Nigeria’s most notorious militants sabotaging oil infrastructure, the Niger Delta Avengers (NDA), have said they bombed late on Tuesday the Trans Forcados pipeline, in the third attack in just a week on the pipeline that carries crude oil from the delta to the Shell-operated terminal of the same name. According to the NDA, the latest bomb was a new warning to oil companies to stop repairing damaged oil infrastructure. The attack on Tuesday evening followed a bombing on Trans Forcados in the early hours of the same day.
Last week, militants had attacked the pipeline just two days after Trans Forcados, which feeds Shell’s 400,000-bpd export terminal, resumed operations following a July attack. That attack came just hours after Nigerian President Muhammadu Buhari had met with leaders in the Niger Delta to broker some kind of a peace agreement in the restive oil-rich region. Some groups, including the NDA, have been negotiating with the government, but others, such as the Niger Delta Greenland Justice Mandate, have refused to do so, and warned President Buhari that they would not partake in any ceasefire in the Delta and that the government should brace itself for even more attacks on oil infrastructure in the region.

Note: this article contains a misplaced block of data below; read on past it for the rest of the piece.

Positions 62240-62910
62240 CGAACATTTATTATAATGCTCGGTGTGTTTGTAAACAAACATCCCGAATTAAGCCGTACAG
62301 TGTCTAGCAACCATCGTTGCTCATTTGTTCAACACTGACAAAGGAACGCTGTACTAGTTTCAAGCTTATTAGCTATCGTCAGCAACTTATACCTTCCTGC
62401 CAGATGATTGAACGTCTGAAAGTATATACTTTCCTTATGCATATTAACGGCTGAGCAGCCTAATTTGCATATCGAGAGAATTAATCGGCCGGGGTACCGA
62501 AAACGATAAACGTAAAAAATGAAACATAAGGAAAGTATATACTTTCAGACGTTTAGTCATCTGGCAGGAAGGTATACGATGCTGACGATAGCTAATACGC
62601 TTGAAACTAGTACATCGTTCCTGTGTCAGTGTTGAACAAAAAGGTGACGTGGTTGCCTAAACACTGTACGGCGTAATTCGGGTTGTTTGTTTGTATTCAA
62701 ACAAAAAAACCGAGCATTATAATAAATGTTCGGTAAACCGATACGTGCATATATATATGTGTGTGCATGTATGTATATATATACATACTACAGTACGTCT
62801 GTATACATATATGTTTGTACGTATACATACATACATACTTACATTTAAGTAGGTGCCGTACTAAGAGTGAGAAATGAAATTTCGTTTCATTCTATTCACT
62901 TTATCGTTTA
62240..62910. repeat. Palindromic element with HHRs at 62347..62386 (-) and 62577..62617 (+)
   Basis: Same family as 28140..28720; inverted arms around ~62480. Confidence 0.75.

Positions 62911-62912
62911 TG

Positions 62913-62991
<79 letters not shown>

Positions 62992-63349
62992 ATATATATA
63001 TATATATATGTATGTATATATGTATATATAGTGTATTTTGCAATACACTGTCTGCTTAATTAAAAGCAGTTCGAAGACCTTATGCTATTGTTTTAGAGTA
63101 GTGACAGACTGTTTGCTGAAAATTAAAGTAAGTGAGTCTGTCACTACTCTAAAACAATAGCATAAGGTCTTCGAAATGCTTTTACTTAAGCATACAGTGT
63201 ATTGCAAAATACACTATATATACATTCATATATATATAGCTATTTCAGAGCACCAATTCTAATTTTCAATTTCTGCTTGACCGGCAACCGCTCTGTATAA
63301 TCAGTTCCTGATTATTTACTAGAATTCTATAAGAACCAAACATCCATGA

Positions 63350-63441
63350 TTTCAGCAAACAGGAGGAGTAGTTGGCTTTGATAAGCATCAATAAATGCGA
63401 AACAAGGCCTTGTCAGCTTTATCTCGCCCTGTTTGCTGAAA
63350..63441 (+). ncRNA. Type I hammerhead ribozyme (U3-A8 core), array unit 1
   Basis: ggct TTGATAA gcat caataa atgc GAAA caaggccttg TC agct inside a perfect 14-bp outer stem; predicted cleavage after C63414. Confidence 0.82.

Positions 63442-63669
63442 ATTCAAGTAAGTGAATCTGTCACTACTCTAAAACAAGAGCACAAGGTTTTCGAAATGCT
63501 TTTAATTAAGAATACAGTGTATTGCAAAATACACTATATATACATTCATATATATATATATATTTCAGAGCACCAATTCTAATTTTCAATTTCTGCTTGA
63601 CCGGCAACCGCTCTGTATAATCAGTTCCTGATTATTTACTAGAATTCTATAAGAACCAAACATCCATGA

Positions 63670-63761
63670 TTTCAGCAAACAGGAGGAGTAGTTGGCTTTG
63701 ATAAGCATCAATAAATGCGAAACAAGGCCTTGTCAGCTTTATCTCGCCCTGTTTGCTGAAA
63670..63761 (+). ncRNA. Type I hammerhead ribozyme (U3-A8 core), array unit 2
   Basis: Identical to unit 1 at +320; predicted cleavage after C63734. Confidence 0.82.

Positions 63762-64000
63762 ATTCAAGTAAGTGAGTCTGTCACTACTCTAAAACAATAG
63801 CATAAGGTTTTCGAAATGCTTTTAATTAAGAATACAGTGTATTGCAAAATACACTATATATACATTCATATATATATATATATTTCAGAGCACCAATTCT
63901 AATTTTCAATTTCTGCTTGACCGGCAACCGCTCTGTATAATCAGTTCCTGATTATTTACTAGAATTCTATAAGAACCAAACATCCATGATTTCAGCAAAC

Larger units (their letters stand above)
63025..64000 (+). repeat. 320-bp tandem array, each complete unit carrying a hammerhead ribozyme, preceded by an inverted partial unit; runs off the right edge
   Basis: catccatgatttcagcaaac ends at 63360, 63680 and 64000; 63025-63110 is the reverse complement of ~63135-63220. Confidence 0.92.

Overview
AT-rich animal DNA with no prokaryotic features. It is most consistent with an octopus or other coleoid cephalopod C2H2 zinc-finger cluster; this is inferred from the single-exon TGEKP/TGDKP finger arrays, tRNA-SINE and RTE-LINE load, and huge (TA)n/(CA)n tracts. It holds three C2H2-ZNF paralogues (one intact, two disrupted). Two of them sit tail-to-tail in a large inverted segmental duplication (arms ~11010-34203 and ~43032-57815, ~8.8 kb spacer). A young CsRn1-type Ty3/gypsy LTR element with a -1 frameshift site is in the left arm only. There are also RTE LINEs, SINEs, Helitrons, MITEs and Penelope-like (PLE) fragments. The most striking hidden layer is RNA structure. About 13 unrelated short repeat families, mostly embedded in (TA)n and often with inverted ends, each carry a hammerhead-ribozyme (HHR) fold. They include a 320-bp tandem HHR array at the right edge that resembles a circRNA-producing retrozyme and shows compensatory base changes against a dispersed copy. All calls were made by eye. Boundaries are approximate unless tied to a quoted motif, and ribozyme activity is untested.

Despite the talks, the NDA attacked at the end of last month Chevron’s offshore export pipeline at Escravos. At that time Nigeria was just announcing that its crude oil production had increased to 1.9 million barrels per day, from the 1.3 million bpd it had produced in the spring of 2016. In recent weeks, Nigeria has managed to recover some of the output it had lost to the militant attacks, but the latest spate of attacks will likely result in a setback in its production. The country—which used to pump 2.2 million bpd before militants started attacking oil infrastructure a couple of years ago—will likely be given a pass to any OPEC production cuts, if that even comes to fruition.
Source: Tsvetana Paraskova for Oilprice.com